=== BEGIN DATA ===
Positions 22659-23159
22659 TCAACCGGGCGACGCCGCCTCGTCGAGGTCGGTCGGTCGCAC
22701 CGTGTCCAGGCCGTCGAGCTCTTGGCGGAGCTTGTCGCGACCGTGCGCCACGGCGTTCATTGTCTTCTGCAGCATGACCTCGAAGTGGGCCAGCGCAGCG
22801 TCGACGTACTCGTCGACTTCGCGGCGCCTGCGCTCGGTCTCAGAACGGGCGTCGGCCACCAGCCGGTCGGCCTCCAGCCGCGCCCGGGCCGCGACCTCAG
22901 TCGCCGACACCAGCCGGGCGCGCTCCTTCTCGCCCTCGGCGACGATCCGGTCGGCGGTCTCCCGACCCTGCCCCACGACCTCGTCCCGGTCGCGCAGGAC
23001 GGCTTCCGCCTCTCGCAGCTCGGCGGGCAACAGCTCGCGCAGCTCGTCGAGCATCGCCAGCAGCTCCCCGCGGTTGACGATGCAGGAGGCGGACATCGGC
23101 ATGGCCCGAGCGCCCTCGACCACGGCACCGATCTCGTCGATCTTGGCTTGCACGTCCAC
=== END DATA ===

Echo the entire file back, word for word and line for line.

Positions 22659-23159
22659 TCAACCGGGCGACGCCGCCTCGTCGAGGTCGGTCGGTCGCAC
22701 CGTGTCCAGGCCGTCGAGCTCTTGGCGGAGCTTGTCGCGACCGTGCGCCACGGCGTTCATTGTCTTCTGCAGCATGACCTCGAAGTGGGCCAGCGCAGCG
22801 TCGACGTACTCGTCGACTTCGCGGCGCCTGCGCTCGGTCTCAGAACGGGCGTCGGCCACCAGCCGGTCGGCCTCCAGCCGCGCCCGGGCCGCGACCTCAG
22901 TCGCCGACACCAGCCGGGCGCGCTCCTTCTCGCCCTCGGCGACGATCCGGTCGGCGGTCTCCCGACCCTGCCCCACGACCTCGTCCCGGTCGCGCAGGAC
23001 GGCTTCCGCCTCTCGCAGCTCGGCGGGCAACAGCTCGCGCAGCTCGTCGAGCATCGCCAGCAGCTCCCCGCGGTTGACGATGCAGGAGGCGGACATCGGC
23101 ATGGCCCGAGCGCCCTCGACCACGGCACCGATCTCGTCGATCTTGGCTTGCACGTCCAC